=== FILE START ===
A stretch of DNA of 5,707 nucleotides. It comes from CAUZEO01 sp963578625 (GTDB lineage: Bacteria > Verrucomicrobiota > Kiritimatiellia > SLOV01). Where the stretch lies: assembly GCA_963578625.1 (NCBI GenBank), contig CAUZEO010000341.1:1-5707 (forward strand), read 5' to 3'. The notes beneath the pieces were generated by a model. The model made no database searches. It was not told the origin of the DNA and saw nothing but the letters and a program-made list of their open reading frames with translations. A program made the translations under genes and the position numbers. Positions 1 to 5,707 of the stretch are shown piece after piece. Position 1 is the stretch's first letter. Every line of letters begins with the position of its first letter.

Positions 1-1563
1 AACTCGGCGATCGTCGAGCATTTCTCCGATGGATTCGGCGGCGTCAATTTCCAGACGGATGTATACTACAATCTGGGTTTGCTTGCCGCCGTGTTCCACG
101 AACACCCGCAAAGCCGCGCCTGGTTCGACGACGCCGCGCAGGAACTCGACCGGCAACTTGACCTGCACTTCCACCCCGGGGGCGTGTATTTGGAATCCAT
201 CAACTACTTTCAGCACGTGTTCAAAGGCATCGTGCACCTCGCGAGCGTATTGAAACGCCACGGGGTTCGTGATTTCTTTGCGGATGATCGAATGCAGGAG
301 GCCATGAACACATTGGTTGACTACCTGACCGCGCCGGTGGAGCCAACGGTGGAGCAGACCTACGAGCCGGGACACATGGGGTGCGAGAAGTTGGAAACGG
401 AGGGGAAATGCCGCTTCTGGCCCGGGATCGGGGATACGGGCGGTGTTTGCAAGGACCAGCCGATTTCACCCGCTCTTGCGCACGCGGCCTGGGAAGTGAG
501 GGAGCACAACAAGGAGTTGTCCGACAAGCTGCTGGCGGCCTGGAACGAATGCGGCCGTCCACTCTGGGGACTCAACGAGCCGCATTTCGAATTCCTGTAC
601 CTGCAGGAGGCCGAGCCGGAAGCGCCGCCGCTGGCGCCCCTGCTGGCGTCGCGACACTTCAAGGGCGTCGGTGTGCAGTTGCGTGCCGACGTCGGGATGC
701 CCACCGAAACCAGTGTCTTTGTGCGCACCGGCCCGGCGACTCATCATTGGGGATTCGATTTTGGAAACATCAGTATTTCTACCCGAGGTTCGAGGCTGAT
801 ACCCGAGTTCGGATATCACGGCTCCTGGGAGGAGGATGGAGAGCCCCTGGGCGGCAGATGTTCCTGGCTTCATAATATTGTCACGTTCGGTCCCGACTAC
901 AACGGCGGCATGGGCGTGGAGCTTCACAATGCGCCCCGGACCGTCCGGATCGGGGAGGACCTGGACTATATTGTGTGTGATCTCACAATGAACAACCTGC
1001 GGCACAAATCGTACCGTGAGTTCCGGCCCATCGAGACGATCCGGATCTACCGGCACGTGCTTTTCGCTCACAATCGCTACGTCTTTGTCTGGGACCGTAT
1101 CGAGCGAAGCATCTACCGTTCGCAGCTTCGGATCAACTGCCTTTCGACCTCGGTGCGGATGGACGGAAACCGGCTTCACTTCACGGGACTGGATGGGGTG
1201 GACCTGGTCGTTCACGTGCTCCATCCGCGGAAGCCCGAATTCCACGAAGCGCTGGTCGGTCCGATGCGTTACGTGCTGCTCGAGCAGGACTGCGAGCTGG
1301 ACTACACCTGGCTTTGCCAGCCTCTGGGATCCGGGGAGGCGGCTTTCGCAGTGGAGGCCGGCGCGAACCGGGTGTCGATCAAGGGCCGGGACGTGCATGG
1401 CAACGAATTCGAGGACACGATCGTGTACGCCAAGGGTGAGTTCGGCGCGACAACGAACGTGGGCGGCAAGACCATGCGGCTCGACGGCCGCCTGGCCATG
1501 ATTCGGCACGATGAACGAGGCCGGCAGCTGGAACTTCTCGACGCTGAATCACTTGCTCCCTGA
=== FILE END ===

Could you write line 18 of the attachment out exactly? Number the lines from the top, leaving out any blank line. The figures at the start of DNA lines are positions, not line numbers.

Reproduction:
1501 ATTCGGCACGATGAACGAGGCCGGCAGCTGGAACTTCTCGACGCTGAATCACTTGCTCCCTGA